Ewatski’s last meeting with other members of the executive of the Police Service took place at 8 am yesterday. Instead of a formal setting, the discussions were frank and one-on-one conversations, Ewatski said. “I told them that I hoped that I have brought value to the TTPS and to them personally, in terms of their roles, and to me that is important.
“They agreed my time here was valuable to them personally. “I have learned lots and I think they have learned lots, we all shared lots, and I know many of the people I spoke to were very appreciative of that, and to me that’s very gratifying.” Although he served as a deputy police commissioner, he also came into contact with lower ranks and made friendships there, including some with police constables.
“One officer in particular said the way in which I treated the officers was very different than what they were used to, and he said that in a positive manner,” Ewatski said. “I told him I am very happy to hear that, because I think in this day and age of leadership, you need to have a different approach, and just because you have a certain role or a certain position, that you should not follow blindly. “That doesn’t cut it any more, whether it be police or anywhere else.”
Ewatski: 21st-century initiative will modernise Police Service
When launched in Western Division on April 4 last year, the 21st-century policing initiative got a negative reception both from officers of that division and from the association. The association’s president Sgt Anand Ramesar tried to have the project stopped, by filing an injunction at the Industrial Court.
It was thrown out by the court’s president Deborah Thomas-Felix, but the court nevertheless said the project might be illegal, as the Chief Personnel Officer (CPO) was not brought in when the terms and conditions of the project were being drafted. Newly-appointed National Security Minister Jack Warner has openly said he does not support the initiative, especially as it entailed closing stations.
But Ewatski remains adamant that the initiative was working successfully. For one thing, it made police more visible—a change that Warner has also called for. “My support from the transformation through the initiative is I know that it is a policing model that is used universally and it works...There are growing pains, there are teething pains, there are problems with any type of change,” he said.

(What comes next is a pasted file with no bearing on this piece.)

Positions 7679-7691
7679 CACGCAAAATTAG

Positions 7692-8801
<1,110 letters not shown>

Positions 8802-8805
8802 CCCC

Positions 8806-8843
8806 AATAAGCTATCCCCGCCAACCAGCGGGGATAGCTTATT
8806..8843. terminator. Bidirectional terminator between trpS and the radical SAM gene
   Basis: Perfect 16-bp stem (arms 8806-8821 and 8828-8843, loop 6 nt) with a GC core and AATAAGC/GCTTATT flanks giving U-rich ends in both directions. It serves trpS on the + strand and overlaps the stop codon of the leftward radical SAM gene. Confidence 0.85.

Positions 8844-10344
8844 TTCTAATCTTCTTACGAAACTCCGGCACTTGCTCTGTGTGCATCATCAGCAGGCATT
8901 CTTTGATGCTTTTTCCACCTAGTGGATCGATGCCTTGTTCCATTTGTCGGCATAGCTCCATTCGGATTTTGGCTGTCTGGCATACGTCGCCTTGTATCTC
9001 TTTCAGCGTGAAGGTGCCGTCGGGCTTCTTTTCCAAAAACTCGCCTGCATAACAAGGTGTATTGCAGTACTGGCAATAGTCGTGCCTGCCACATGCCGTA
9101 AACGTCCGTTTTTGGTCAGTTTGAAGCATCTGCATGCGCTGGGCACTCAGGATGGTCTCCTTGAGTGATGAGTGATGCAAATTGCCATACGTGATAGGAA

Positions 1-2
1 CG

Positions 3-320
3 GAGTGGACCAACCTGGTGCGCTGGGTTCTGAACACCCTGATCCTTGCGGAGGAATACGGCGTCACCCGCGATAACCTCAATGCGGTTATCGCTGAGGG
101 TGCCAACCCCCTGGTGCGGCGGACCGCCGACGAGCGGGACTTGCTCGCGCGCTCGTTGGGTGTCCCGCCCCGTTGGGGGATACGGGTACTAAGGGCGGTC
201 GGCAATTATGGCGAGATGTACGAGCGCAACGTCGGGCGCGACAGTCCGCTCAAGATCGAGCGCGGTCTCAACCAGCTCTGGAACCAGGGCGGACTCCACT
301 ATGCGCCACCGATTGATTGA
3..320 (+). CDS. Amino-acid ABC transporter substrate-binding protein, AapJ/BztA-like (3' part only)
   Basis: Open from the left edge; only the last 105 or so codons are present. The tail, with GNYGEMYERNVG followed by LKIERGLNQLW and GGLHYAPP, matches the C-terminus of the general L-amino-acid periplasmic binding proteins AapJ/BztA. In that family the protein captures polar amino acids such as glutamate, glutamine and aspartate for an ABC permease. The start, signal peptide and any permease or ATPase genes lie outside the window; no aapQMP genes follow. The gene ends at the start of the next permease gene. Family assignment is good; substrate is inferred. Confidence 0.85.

“But that model addresses and meets the goals of what we all want: higher police visibility, more responsiveness to the public, heightening the level of public and police interaction in a positive manner and providing a better sense of safety and security. How you go about doing it...obviously there are differences.” Ewatski expressed hope that the concept of the initiative would remain intact.
What was achieved?
A different style of leadership is what Ewatski said he has brought to the Police Service. “This is modelling the behaviour that I truly believe how police leaders need to behave,” he said. “When you’re put in leadership in policing, it’s a very huge responsibility. You have to ensure that not only are you a good manager, but you have to ensure that you interact with people at all levels, you need to treat people with respect, with dignity, increasing their confidence and helping them become better leaders.
“I am hoping that my style of leadership would help in the development of the TTPS.” Some of the changes he has made include revamping the E999 system and formulating a road-safety plan, which have placed the Police Service on the right footing to make it more modern, Ewatski said.
What’s next for Ewatski
When he first took up the job, he was excited and humbled, he said. As the months progressed and the job became more challenging, Ewatski said his passion for working for Trinidad and Tobago remained unchanged. “I am in a stage in my life where I don’t allow bitterness to play a role,” he said. “I think that comes with experience, with maturity, it comes with getting to a point in your life when you realise that spending time being bitter over something is really a waste of time.”
Asked whether he would return to Trinidad and Tobago, Ewatski said he has forged many friendships, and he would remain a loyal friend to the country. What’s next for Jack Ewatski? “I am going to go back to Canada, back home to my family and friends...and I will see where life takes me.”